She pocketed his smartphone, hiding it in the side pocket of a voluminous skirt and having the audacity to smile.
'You'll get it back when you leave. Now, is there anything I can help you with?'
Frowning, he was on the verge of demanding his phone back and marching right back out of here, Cari's hen's night or not, when he caught a glimmer of fear behind those lashings of mascara.
For all her boldness in playing enforcer, the owner of all this frippery didn't like playing the big, bad boss. Something he could identify with so he settled for thrusting his hands into his pockets and glancing around, seeing the place for the first time.
Riotous colour assaulted his senses: fake pink roses stuck on black pillbox hats, orange and teal gloves spilling out of floral boxes, emerald feather boas draped over satin clad mannequins and primrose paisley scarves only a small sampling of the merchandise cramming every nook and cranny of the store.
To his discerning eye, which much preferred sleek modern lines in everything from furniture to fashion, this place was his worst nightmare.
'Can I help you with something specific? An item of clothing? Accessories? A special something for your wife?'
'I don't have a partner,' he said, a blinder of a headache building behind his eyes as he stared at the incredible visual assault of florals and flounces and feathers, glitter and gowns and gaudy baubles that twinkled beneath the muted down-lights, the only concession to the twenty-first century in the entire place.
'Oh. Right. Well, we cater to all types,' she said, a hint of amusement in her low tone as she sized him up and he puffed up in indignation.
'I'm not here for me.'
'Nothing to be ashamed of. You're welcome to try on anything you fancy.'
He gaped before snapping his jaw shut. He'd been mistaken for many things in his lifetime; a cross dresser wasn't one of them.
'Are you always this forward with your customers?'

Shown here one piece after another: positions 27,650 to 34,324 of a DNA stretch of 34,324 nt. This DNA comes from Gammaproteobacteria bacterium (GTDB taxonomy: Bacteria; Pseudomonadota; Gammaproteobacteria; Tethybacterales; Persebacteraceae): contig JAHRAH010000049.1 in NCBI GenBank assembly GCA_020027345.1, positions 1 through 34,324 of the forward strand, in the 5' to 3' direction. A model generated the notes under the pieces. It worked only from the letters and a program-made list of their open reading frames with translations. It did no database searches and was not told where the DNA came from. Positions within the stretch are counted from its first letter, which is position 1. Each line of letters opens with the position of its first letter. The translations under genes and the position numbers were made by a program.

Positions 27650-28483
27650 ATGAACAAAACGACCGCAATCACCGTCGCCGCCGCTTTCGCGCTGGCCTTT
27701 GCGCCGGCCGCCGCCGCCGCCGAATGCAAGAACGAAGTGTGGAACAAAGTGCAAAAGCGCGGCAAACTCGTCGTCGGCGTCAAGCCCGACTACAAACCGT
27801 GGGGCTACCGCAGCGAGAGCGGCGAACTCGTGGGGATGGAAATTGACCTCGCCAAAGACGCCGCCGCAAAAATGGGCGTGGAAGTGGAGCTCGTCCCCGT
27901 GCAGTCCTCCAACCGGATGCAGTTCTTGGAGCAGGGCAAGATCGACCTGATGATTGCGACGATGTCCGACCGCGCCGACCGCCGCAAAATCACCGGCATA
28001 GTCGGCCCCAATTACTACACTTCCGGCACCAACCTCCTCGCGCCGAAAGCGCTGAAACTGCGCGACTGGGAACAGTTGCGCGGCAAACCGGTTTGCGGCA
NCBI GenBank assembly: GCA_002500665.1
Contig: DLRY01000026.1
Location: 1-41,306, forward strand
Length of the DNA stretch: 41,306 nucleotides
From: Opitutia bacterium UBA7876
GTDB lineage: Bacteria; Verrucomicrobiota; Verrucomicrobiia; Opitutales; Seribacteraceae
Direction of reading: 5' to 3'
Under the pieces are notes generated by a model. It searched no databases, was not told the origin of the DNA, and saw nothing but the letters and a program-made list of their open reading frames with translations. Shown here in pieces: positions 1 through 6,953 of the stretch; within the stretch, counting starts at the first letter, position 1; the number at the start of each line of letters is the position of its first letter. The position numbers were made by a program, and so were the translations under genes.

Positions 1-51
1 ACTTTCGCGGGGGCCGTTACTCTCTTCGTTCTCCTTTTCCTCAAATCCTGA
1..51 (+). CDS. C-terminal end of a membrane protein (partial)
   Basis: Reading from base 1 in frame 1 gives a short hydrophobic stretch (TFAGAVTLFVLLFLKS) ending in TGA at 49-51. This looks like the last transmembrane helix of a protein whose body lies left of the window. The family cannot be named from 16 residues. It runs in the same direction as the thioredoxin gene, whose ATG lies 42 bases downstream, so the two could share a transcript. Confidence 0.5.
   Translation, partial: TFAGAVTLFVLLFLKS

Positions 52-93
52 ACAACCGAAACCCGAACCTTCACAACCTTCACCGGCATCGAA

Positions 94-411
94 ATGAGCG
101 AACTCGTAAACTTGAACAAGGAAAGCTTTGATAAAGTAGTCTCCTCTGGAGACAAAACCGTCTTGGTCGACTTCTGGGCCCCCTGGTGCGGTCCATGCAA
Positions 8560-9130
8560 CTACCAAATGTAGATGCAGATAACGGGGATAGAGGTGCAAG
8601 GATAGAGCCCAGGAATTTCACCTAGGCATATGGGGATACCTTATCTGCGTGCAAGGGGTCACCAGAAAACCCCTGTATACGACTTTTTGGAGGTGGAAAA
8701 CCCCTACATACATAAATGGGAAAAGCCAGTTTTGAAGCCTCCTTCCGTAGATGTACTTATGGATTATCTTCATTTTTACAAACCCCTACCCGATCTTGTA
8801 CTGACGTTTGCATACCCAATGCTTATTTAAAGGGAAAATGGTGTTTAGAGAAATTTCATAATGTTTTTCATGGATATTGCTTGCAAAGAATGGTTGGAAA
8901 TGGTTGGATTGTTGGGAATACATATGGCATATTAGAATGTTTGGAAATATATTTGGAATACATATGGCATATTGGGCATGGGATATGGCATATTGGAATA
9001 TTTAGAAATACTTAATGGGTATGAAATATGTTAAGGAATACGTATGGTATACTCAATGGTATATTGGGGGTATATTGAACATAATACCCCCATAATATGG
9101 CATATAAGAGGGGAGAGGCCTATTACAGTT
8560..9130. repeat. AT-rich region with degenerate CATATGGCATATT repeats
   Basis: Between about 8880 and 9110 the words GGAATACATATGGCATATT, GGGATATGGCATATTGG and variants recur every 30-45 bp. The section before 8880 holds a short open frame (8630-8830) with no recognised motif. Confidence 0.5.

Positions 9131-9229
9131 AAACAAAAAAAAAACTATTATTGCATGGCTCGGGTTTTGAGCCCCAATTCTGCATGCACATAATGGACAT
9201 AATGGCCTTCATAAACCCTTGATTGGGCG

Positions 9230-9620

'Only the recalcitrant ones.'
Her encouraging smile lit up her face, adding a sparkle to her eyes and transforming her from simply pretty to beautiful.
'Well, I hate to burst your sales pitch bubble but the women I date don't doubt my masculinity so I'd appreciate it if you did the same.'
She blushed, her smile fading as she looked away, but not before he'd seen that same flicker of vulnerability he'd glimpsed before.
The women he knew, professionally, socially, never showed vulnerability. They were confident: in their talents, in themselves, women who knew what they wanted and weren't afraid to go out and grab it with both hands. This woman was as far from those women as he was from his past yet there was something about her that intrigued him on an intrinsic level.
He'd always trusted his gut instincts and right now, they were telling him to find out what made her tick before he hired her.
She cleared her throat. 'Right, now that we've established you're not in the market for a nineteen-twenties tangerine tea gown, what can I help you with?'
The corners of his mouth twitched as she continued to eye him dubiously, as if she still wasn't convinced he wouldn't slip into a tulle petticoat when she wasn't looking.
'I heard you did birthday parties.' She nodded, the huge curl pinned over her forehead wobbling.
'That's right. We can do make-overs, photos, dress ups, the works. Women love it.'
She paused, her lush red-slicked lips curving into a coy smile.
'Some men too.'